New Amsterdam Musical Association

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Founded in 1904, the New Amsterdam Musical Association, NAMA is the oldest African-American musical organization in the United States. It was founded at the time that the American Federation of Musicians Local 310 (now, Local 802) did not admit minority musicians and the law stated that one had to be in the union in order to perform in New York City.

While the New Amsterdam Musical Association has never defined itself as a Jazz-oriented organization, it has certainly been both a literal and figurative home for many jazz musicians. The association became a key cultural reference point for jazz music during the Harlem Renaissance from the 1920s through to the 1950s.[1] Located in Harlem, NAMA has served as a place for many musicians to gather after performances to socialize and to practice. It was not uncommon for the likes of John Coltrane or Max Roach to rehearse on the ground floor of the brownstone. Until the 1990s, NAMA also allowed musicians to board in the upper floors when they came to town. For a spell, Jelly Roll Morton lived in one of the upstairs rooms.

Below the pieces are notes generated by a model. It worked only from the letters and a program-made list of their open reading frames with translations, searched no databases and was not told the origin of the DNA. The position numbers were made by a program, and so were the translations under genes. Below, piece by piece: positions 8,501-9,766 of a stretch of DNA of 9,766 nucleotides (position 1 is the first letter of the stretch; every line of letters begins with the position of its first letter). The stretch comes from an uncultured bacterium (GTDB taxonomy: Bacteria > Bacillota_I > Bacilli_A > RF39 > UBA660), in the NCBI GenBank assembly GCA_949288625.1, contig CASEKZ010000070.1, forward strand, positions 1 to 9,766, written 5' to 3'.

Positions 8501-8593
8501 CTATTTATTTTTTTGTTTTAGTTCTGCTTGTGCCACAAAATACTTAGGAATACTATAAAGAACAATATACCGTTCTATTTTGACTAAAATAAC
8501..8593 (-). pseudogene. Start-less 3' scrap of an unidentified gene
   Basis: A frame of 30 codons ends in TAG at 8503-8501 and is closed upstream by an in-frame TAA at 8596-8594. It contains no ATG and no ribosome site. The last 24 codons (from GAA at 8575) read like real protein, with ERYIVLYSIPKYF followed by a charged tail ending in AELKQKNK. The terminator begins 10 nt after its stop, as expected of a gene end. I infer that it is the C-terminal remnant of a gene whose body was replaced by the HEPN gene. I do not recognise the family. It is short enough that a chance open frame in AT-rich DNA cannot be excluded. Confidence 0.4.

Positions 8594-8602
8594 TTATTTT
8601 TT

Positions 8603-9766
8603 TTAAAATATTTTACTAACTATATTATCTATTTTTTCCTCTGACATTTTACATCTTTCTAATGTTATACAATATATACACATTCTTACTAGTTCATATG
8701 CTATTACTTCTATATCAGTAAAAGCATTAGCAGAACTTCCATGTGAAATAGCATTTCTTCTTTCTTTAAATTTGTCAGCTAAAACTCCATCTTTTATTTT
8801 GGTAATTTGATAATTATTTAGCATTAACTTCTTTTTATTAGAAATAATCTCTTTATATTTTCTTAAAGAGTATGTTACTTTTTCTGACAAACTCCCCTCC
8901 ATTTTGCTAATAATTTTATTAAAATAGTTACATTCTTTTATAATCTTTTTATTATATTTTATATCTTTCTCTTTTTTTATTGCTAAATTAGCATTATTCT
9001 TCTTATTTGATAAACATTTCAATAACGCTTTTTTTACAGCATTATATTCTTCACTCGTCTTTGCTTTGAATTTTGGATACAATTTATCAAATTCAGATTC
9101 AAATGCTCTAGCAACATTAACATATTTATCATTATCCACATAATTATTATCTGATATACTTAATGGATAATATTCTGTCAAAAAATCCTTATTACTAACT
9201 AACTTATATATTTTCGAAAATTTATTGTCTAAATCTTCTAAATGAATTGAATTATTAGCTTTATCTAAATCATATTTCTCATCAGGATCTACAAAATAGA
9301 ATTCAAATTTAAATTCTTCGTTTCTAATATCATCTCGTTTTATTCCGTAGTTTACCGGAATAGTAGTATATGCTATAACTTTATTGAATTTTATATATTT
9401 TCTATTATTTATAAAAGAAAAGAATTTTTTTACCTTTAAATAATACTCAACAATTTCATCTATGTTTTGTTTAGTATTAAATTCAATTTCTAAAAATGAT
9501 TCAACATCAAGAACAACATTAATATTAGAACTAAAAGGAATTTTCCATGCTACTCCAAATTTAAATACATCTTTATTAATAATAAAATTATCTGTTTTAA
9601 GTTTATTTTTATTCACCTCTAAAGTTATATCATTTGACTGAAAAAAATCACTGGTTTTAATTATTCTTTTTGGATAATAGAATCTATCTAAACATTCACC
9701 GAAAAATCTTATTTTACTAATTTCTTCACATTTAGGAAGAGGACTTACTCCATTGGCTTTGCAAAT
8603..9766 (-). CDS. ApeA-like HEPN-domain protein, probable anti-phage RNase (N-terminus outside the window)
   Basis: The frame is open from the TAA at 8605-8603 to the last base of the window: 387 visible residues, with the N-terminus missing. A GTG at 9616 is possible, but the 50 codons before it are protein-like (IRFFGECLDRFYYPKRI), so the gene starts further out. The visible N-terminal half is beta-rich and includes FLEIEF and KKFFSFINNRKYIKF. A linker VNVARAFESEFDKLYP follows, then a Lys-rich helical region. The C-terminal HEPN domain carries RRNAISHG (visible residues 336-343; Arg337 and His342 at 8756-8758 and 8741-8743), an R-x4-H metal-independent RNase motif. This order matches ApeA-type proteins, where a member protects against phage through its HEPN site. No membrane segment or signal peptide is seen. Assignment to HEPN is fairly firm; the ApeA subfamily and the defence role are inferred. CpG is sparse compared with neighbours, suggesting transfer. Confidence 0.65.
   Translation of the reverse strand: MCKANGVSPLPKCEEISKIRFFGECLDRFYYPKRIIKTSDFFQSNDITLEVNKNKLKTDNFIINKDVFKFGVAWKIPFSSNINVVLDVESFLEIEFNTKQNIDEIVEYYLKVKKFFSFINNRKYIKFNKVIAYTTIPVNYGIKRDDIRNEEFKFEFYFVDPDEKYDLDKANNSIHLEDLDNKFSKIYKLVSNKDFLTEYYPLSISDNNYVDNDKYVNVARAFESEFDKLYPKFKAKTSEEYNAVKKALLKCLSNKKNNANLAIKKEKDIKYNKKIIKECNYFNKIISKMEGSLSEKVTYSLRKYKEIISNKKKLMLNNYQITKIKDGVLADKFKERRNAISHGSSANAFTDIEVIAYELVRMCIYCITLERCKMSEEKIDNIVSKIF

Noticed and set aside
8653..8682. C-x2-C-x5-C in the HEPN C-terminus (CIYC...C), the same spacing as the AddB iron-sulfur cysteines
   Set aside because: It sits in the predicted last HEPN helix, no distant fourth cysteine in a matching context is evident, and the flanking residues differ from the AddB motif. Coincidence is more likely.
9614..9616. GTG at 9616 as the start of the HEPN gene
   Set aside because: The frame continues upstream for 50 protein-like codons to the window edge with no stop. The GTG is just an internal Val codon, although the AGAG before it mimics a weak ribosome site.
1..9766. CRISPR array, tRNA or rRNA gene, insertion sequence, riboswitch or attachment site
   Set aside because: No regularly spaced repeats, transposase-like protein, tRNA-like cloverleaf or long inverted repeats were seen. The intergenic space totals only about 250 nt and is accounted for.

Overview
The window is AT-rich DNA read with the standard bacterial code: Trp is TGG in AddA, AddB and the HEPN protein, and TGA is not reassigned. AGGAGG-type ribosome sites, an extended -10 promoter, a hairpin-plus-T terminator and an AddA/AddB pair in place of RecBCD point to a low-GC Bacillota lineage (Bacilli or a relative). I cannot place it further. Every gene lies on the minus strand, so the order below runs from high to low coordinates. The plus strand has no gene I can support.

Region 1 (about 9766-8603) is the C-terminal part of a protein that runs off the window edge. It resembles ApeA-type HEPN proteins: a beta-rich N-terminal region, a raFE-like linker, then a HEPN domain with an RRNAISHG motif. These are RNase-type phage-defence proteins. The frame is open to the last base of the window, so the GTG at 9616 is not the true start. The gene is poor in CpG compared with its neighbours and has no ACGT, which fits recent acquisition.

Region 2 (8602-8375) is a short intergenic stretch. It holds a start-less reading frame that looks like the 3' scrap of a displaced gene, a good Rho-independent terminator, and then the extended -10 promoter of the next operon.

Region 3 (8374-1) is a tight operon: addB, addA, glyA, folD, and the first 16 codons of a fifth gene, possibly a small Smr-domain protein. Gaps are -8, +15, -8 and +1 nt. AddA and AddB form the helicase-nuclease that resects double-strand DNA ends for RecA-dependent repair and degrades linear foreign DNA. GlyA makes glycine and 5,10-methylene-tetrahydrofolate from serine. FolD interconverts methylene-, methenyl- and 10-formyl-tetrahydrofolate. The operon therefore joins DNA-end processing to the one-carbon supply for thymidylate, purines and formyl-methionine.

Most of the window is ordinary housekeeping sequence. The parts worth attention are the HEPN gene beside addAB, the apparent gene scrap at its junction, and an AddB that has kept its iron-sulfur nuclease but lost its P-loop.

NAMA moved to its current location in 1922. It is no longer union or exclusively a members club, and now functions as a hub for Harlemites, and a testament to the history of African-American musicians in New York City.[2]

Currently, NAMA offers lessons to all vocalists and instrumentalists at all levels at low to no cost, depending on the circumstances of the student. It also holds a host of community events such as jam sessions and barbecues that both serve as gathering times for the Harlem community as well as fundraising events for NAMA itself.

Notable NAMA members[edit]


  1. ^ a b c Goodman, Jack A Jazz Heart Still Beats in Harlem New York City Lens. July 8, 2016
  2. ^ Goodman, Jack Inside the Oldest Labor Union for Black Musicians Atlas Obscura. July 8, 2016